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Africa-based journalists invited to apply for free vaccine course

COVID-19 vaccines are in the spotlight as the world continues to grapple with the coronavirus.


To help journalists understand and report on the complex science behind the vaccines, the Bhekisisa Centre for Health Journalism will host a free 101 course on vaccine science for Africa-based journalists starting on March 8.


This is in partnership with the Centre for Evidence-based Health Care at Stellenbosch University. Applications will be accepted on a rolling basis until March 7. Both employed and freelance journalists are invited to apply.


Bhekisisa Centre for Health Journalism’s editor-in-chief Mia Malan said the course will equip journalists to report accurately on COVID-19 vaccines “in the best way possible”.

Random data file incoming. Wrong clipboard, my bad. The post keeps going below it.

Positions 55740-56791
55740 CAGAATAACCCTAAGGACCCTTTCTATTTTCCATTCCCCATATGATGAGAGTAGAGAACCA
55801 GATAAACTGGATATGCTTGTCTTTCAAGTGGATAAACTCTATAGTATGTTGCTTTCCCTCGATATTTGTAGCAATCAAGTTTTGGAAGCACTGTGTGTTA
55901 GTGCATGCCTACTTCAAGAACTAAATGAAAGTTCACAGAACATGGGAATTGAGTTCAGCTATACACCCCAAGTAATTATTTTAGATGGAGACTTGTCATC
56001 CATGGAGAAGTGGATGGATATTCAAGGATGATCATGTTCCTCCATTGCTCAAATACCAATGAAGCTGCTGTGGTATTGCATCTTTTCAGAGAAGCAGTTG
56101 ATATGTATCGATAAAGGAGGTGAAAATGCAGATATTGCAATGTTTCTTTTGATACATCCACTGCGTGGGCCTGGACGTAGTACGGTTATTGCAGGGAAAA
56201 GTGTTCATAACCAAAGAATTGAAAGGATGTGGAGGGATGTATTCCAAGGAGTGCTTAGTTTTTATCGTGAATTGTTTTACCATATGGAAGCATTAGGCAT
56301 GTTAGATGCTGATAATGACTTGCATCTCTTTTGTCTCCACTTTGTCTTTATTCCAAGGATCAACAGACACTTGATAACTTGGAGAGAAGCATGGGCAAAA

“For the next year, a significant part of journalist's reporting on COVID will focus on vaccines — how they're developed, how well they work for new variants, how they need to be stored, distributed and procured,” said Malan.


Staggered training


There are four sessions spread over two weeks where attendees will learn about crucial issues linked to vaccines and will also discover more about the African Union's COVID-19 vaccination programme.


“And, of course, also how unequal the distribution of vaccines have been so far and how intellectual property rights and local production capacity interact with that,” Malan added.


The lecturers will include African health experts such as Mary-Ann Davies from South Africa’s Western Cape health department; Charles Shey Wiysonge from South Africa’s National Advisory Group on Immunisation; Hassan Mahomed, Stellenbosch University division of health systems and public health; and Richard Mihigo, World Health Organisation regional office for Africa.


“It's so important that we get it right and that we do the type of reporting that will help not only help to increase the uptake of vaccines but also hold governments accountable for effective implementation policies — and pharmaceutical companies answerable as to why they're not more committed to equitable vaccine distribution,“ Malan said.


Apply for the 101 vaccine course here.


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